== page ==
Play Live Radio
Next Up:
0:00 0:00
Available On Air Stations

As church attendance declines, what does that mean for the future of the Black church and its influence?

An Ohio Historical Marker stands before a brick church.
Bill Rinehart
An historical marker in front of the First Baptist Church in Cumminsville.

Rev. Dr. Martin Luther King Jr. is one of the most influential civil rights champions of our time, whose leadership and example inspired activism and freedom movements around the globe. Like many of his contemporaries, Dr. King's power behind the podium was first developed from the pulpit of the Black church.

Historically, the Black church served as both a place of worship and a hub of development for generations of America's most influential Black leaders, artists and thought leaders, when those opportunities for advancement were denied elsewhere. Yet in recent years, church attendance has declined in the U.S. across faiths, including the Black church. How will this decline impact the future of the Black church?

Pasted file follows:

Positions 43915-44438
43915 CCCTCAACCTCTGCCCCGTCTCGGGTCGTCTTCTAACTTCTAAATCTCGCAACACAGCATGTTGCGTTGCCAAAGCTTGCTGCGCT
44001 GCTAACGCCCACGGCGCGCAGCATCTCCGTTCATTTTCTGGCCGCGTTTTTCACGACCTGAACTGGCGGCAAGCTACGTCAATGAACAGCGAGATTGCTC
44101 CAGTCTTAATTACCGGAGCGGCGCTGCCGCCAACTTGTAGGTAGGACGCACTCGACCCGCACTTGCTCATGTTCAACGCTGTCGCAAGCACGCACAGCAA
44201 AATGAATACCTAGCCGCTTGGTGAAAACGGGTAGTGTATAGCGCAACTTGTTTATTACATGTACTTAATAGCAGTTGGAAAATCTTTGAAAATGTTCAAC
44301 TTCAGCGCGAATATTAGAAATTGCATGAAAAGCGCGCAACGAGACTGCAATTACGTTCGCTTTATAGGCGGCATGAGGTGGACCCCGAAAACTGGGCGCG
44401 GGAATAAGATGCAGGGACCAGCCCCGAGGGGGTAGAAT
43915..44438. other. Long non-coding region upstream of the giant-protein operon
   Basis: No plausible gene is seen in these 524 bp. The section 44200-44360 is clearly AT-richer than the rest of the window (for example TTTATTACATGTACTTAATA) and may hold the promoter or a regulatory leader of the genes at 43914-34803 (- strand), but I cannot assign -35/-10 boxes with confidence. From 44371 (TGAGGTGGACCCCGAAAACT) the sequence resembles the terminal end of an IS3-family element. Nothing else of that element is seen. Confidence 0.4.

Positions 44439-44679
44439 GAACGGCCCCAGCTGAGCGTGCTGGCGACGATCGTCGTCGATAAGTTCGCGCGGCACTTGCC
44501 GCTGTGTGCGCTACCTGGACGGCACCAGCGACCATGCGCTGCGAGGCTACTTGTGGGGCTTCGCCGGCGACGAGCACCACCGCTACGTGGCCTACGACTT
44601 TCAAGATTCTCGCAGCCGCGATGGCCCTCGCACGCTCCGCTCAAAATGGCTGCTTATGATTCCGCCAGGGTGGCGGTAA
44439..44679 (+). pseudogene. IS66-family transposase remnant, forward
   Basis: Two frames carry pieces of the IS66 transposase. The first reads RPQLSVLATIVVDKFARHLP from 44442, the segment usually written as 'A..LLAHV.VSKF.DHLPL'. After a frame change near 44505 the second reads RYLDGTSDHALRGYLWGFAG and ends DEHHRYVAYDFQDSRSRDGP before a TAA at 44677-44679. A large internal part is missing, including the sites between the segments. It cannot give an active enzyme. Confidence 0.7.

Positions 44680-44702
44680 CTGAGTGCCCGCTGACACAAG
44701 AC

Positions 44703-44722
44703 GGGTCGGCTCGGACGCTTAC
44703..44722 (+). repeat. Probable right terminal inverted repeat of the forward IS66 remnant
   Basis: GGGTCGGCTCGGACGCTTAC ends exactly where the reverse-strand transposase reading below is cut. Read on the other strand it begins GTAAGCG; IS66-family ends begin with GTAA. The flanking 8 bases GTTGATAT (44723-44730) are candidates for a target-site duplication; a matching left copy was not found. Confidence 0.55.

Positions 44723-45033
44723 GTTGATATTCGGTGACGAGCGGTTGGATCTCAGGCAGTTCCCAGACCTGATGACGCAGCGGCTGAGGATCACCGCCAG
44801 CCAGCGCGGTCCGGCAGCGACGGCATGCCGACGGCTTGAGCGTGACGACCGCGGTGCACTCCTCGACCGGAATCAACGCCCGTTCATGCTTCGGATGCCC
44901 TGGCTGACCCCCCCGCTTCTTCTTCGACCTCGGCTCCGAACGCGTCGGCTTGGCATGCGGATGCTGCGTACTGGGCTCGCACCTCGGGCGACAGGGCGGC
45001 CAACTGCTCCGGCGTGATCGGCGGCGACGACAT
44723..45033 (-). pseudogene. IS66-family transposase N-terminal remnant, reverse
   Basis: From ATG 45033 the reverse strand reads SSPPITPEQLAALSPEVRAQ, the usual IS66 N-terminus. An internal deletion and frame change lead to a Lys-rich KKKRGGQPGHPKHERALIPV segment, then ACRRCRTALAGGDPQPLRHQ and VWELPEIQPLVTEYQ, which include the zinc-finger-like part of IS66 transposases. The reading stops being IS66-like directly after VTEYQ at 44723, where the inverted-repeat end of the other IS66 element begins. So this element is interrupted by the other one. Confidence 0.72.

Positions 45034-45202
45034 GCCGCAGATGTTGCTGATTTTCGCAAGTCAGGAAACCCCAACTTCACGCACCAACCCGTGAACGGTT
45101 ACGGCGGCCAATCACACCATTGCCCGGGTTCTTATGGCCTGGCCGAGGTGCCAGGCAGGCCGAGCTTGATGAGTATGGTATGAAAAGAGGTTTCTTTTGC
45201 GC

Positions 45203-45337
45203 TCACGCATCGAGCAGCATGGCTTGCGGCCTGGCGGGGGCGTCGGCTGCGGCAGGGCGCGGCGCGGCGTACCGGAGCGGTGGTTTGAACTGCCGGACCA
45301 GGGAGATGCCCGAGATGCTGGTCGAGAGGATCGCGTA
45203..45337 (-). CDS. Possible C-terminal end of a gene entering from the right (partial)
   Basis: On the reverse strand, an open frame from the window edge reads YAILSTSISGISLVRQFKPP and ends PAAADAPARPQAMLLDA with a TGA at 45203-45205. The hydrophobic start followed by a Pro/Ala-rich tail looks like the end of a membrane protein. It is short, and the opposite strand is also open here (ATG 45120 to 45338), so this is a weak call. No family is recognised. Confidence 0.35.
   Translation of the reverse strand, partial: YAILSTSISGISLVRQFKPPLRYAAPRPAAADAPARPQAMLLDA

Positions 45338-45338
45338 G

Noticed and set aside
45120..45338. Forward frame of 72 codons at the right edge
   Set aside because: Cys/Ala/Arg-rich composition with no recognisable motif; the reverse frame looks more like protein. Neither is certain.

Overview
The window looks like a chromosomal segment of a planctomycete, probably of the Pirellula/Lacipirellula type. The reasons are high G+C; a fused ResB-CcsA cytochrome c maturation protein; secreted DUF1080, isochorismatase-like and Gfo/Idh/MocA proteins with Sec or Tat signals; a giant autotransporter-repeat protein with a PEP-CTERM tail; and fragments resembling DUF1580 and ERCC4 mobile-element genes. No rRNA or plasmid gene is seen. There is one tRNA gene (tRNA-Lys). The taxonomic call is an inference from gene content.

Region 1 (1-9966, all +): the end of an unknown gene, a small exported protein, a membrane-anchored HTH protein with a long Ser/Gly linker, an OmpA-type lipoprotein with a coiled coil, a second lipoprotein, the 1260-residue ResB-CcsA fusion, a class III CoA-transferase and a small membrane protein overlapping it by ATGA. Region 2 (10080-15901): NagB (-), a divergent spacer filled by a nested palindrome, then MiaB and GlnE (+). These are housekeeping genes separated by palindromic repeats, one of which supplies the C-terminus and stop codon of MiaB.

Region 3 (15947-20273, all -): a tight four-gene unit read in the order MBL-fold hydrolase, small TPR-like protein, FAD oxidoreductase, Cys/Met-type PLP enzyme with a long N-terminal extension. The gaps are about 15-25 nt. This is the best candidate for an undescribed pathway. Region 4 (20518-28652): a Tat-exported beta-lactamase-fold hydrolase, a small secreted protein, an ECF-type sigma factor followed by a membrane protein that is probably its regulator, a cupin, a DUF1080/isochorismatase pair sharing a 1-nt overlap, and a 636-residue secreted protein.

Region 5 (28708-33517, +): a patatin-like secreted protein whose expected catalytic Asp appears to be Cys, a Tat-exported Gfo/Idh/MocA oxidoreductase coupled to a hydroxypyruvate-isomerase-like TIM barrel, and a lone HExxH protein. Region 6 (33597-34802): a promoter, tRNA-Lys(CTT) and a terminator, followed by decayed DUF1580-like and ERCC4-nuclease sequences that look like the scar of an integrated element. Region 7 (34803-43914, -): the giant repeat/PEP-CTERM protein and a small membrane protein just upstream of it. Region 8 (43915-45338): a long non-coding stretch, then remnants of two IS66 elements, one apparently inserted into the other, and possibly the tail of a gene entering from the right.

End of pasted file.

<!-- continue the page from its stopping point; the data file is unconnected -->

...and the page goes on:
On Cincinnati Edition, we discuss the history of the Black church, why attendance has dwindled and how three local pastors are shifting to attract and retain a new generation back to the pews.


  • Rev. Mike Scruggs, Sr., senior pastor of Light of the World Church
  • Rev. Darnell Lee, Jr., chief executive officer of Darnell Lee Ministries 
  • Rev. David Childs, Ph.D., pastor at First Antioch Baptist Church, associate professor of Social Studies Education and History, Northern Kentucky University 

Ways to listen to this show:

  • Tune in live at noon ET M-F. Call 513-419-7100 or email to have your voice heard on today’s topic.
  • Catch the replay on 91.7 WVXU and 88.5 WMUB at 8 p.m. ET M-F.
  • Listen on-demand. Audio for this segment will be uploaded to this page by 4 p.m. ET., or subscribe to our podcast.
Stay Connected